As a queer woman, I can’t concentrate on classes knowing Trump is president
I’m lucky to be in a highly liberal school in a highly liberal state
I woke up Wednesday morning when my alarm went off at 8:30, telling me it was time to get dressed and get ready to go to precalculus, just like it does every Wednesday morning. Except this morning, Donald Trump winning the presidency was a reality.
Donald Trump, a man who has denounced the lives of immigrants, people of color, Muslims, people with disabilities, women, and members of the LGBT+ community is meant to represent so many people he has no respect for, including myself as I am a female member of the LGBT+ community.
So how am I supposed to go to math class and pay attention when I could be out protesting and comforting those who are afraid for their safety of their rights and lives? When I am afraid for the safety of my rights as a queer woman?
Donald Trump said he would “strongly consider” appointing a Supreme Court justice with the intention of reversing the decision to legalize same-sex marriage. He has said he rescind Obama’s administration of leading the way allowing transgender students to use the bathroom according to their preferred gender.
Mike Pence, the newly elected Vice President, signed a bill allowing discrimination against LGBT+ people under “religious freedom.” He supports the diversion of tax dollars to conversion camps, violent therapy that attempts to change a person’s sexual and/or gender orientation.
And they were elected President and Vice President of the United States.
I grew up in a conservative suburb in Southern California and had to endure years of self-hatred and absorbing homophobic comments before I found the confidence in myself. Having a president who supported my queerness helped me love myself and to not be scared because of who I love.
And for the first time in years, I feel fearful. I fear that the rights that have been given to my community over the years will be revoked and the secret and not-so-secret homophobes will be able to harm my friends and I without facing repercussions.
I’m lucky I’m where I am right now – in a highly liberal school in a highly liberal state. I have a large support system on and off campus, and there are a copious number of systems of support that UCSC is providing for students.
But I am still scared. I am scared to go home for Christmas, where today a gay student at my former high school I know had gay slurs hurled at him. I am scared and incredibly heartbroken that 59,427,652 people voted for this pair of men who don’t think I and millions of other Americans deserve human rights.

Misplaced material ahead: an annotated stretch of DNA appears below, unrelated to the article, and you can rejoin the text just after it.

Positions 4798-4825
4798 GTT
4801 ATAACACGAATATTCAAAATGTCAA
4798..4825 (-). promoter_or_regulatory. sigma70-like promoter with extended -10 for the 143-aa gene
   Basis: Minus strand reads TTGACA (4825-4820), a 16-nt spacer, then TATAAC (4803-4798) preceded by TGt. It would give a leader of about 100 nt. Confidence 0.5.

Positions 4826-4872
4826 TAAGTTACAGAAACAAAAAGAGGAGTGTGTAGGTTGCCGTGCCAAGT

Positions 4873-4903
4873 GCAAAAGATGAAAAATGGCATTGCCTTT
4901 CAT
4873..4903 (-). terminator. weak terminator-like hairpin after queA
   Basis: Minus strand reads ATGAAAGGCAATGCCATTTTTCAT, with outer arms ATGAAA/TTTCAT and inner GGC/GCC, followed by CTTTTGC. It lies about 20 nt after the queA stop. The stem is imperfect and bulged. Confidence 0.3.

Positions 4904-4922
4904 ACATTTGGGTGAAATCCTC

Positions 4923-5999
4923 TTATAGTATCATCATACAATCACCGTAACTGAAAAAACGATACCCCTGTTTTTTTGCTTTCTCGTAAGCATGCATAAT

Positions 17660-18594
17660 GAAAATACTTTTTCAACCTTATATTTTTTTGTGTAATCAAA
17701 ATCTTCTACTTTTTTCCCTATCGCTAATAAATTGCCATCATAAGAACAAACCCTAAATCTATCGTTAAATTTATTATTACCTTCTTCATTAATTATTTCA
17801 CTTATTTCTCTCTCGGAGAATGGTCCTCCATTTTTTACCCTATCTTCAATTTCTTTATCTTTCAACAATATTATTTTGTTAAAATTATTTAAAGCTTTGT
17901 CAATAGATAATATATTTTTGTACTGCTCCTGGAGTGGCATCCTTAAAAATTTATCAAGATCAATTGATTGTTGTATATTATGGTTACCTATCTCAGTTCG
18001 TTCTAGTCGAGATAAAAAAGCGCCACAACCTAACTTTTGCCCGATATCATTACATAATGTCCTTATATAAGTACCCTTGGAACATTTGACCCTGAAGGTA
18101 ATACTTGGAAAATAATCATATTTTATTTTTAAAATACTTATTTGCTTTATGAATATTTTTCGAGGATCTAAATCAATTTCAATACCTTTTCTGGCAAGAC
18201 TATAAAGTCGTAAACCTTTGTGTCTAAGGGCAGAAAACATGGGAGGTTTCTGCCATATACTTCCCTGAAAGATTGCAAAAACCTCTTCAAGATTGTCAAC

First-year student and fellow member of the LGBT+ community Michael Menzer shares these sentiments:
“I feel lucky to be here on this campus and in Santa Cruz right now, but that doesn’t mean that I’m not scared for my friends who aren’t as lucky as I am. I’ve heard so much stuff already about people going back into the closet or never coming out and I can’t even describe how much pain that brings me.”
The amount of hate crimes that have occurred in the past week is devastating. Trans people have had their property vandalized, swastikas coupled with “Make America Great Again” are showing up on walls, Muslim women had their hijabs ripped off of their heads. And Trump hasn’t even sworn in yet.
Hateful rhetoric raised by Trump’s campaign will have an impact on society for years to come, and this is the case even if he hadn’t won. His triumph just gives even more validation for those who are unaccepting. A vote for Trump, no matter if a person claims they did so out of economic or immigration issues, voted for homophobia. They voted for racism, sexism, Islamaphobia, xenophobia, transphobia, and ableism.
I shouldn’t act like this normal, because it’s not. A man who has sexually assaulted women is in office, and the people voted him in.
We all must use the privilege that we have to stand up for black people, non-binary people, Latino people, disabled people, Jewish people, all people that are even more disadvantaged under a Trump presidency. I will use my education and the tools I have at hand to make a difference. I have to keep going to precalculus, remembering that Donald Trump is president and something I can do about it right now is take full advantage of my college education and use the skills I learn to help combat the hostility that is to ensue.
UC Santa Cruz’s Lionel Cantu Queer Center, African American Resource and Cultural Center, American Indian Resource Center, Asian American/Pacific Islander Resource Center, El Centro: Chicano Latino Resource Center, and the Women’s Center are all holding space for students to support themselves and each other.
We have a voice, and it is imperative to use it these next four years. We support you, and don’t forget to support yourself.